Showing posts from January, 2016

University of Melbourne “Rapid Feedback” app for student learning

A new app created by learning specialists from the University of Melbourne will enable teachers to assess and provide helpful feedback in real time as students deliver oral presentations.

The Rapid Feedback app was developed by Professor David Shallcross from the Engineering Learning Unit and Antoinette Mendoza from Computing and Information Systems, to provide students with individual and immediate feedback on their work.

The app was originally developed to assess oral presentations but there are plans to repurpose it to provide feedback on dental, physiotherapy, nursing and music examinations.

“It will be adapted for a range of practical subjects,” Professor Shallcross said.
“We are also planning to translate this into other languages starting with Mandarin.”

Assessors are able to grade student presentations across different criteria. They can then select as many or as few pre-written comments as they like from an in-built library that addresses more than 160 common issues.


University of Sydney scholars named among world’s most influential scientific minds

Six University of Sydney scholars have been named among the world’s most influential scientific minds in a new analysis of thousands of academic papers by Thomson Reuters.

The World’s Most Influential Scientific Minds 2015 report is based on the number of cited research papers an academic published from 2003 to 2013.

It identifies the best and most influential scholars from among the world’s estimated nine million researchers who publish upwards of two million papers each year.

The report also includes a ranking of the “hottest researchers” whose recently published papers were cited at extraordinarily high levels over a short period of time.

Highly cited scholars were assigned to one of 21 main specialty areas, based on a majority of the specific journals in which they published their highly cited papers between 2003 and 2013. The large, populous and active life-sciences fields of Clinical Medicine, Biology and Biochemistry, and Molecular Biology and Genetics were prolific …

Bond International Student Scholarship

The Bond University International Student Scholarship applications for students wishing to commence September 2016 are currently open!
Bond University aims to offer the best and brightest students from around the globe, with tuition remission scholarships based on academic merit, as well as community, leadership and sporting achievements. The International Student Scholarships are a testament to Bond University’s commitment to quality and outstanding international students. These scholarships are available to international students who have demonstrated outstanding academic ability, as well as community, leadership and sporting achievements.

These scholarships will award up to 50% tuition remission. Please note that the deferral of a scholarship will only be granted in extenuating circumstances, such as illness, family bereavement or essential overseas travel. Scholarships will be awarded at the university’s discretion.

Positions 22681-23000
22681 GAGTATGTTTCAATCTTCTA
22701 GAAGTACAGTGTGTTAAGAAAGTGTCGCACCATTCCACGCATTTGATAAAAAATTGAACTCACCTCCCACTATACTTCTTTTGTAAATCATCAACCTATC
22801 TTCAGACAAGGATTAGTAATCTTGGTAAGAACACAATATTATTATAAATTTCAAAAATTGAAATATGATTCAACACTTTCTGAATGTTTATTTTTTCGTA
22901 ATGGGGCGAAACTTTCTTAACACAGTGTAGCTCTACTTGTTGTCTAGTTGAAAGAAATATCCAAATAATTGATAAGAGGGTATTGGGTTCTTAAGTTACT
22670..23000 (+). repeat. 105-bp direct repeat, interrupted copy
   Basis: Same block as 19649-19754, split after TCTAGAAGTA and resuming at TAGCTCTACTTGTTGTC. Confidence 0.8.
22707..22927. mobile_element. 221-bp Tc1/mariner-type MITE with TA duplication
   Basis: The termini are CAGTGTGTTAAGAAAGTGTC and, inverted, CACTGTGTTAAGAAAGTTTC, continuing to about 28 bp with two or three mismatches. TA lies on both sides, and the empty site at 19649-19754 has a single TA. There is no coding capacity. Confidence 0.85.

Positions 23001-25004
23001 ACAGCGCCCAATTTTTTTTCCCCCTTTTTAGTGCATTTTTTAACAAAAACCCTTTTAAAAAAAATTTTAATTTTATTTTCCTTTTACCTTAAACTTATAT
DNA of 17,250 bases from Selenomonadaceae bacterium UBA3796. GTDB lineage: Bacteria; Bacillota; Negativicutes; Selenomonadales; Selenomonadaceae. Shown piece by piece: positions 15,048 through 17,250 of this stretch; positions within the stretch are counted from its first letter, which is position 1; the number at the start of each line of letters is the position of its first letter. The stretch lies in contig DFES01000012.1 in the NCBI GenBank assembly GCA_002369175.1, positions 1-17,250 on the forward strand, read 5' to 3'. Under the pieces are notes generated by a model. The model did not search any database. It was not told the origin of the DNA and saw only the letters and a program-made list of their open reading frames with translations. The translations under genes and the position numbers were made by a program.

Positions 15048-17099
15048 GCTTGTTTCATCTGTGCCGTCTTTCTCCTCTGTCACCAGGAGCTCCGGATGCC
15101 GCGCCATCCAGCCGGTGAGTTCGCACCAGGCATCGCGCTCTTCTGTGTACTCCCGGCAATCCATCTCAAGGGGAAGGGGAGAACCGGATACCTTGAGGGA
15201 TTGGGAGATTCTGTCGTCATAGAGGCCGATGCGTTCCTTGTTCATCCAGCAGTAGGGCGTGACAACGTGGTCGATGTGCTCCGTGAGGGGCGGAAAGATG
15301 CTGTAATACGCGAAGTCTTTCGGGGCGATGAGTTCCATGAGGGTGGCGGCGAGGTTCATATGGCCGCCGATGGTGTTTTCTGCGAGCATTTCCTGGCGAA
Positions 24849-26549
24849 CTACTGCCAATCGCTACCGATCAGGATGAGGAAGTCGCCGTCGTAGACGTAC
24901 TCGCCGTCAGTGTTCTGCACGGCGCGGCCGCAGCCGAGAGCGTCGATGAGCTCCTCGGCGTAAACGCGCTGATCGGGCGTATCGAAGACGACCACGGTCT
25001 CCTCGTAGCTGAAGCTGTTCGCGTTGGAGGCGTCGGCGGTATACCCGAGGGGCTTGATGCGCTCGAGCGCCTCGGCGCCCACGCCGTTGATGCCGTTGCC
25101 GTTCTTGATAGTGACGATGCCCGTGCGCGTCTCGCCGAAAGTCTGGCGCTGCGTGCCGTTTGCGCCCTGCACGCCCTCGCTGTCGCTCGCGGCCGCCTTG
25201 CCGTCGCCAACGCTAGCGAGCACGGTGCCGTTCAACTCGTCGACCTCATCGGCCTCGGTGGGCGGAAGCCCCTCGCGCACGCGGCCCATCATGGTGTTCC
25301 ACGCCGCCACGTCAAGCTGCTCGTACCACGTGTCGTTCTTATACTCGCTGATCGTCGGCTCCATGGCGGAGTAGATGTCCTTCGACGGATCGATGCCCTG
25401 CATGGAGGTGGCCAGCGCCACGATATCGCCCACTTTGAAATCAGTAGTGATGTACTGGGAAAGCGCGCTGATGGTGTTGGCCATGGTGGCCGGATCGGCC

Available to all international students…

Study applied linguistics at the University of Queensland

Linguistics—the scientific study of language—explores how humans communicate by examining the relationships between structure, meaning and context. By studying linguistics at the University of Queensland, you’ll discover how we learn language and use it, change it, share it. You’ll also analyse the social and historical contexts in which various languages are or have been spoken, to understand what distinguishes each language from another. These courses encourage you to develop a deeper understanding of how sounds (phonetics and phonology), words (morphology), sentences (syntax), signs (semiotics) and meaning (semantics) can create or confound communication success.

Why study Applied Linguistics? Applied linguistics provides a strong understanding of concepts, current issues and research methods in the core areas of applied linguistics. Students will acquire specialised knowledge of theory and practice in targeted areas of language teaching, technology, and sociolinguist…

Water key to cooling Australian cities

A group that comprises Australia’s top water experts has welcomed a federal government plan to make cities greener and cooler.

The Cooperative Research Centre for Water Sensitive Cities (CRCWSC), which includes researchers from universities across Australia and experts from local and state governments, and water utilities and private industry, welcomed the plan announced in Sydney by acting Cities Minister Mr Greg Hunt.

The Centre’s acting chief executive officer, Professor Jurg Keller from the University of Queensland, said water played a key role in making cities and towns more livable.

“Heat waves are an emerging urban health crisis, and greening our cities helps reduce the problem,” he said. “Trees and green parks need water. They save energy, improve our comfort and foster a social and active lifestyle, so greening our cities is critically important for our well-being.”

Professor Keller said the CRCWSC was a well-connected, national research centre, and was keen to work …

Jaime’s adventures in Oz: Sydney!

So, what’s new?

I can’t remember exactly where I left off but Sydney has been great! The students are amazing. Everyone is very friendly and really keen. The breakfast was quite busy and everyone seemed really happy to be there.

My favourite part of the OzTREKK Orientation was as the University of Sydney's Chris Lawrance and I were greeting people in the Sancta Sophia lobby, a girl walked in with her parents. I told them to go ahead and they could grab some food. They didn’t want to bother her and I told her that some other parents were sitting at a “parents” table. She turns back to them and holds up her hands and says, “Dad, I think I need to do this alone.” It was so adorable!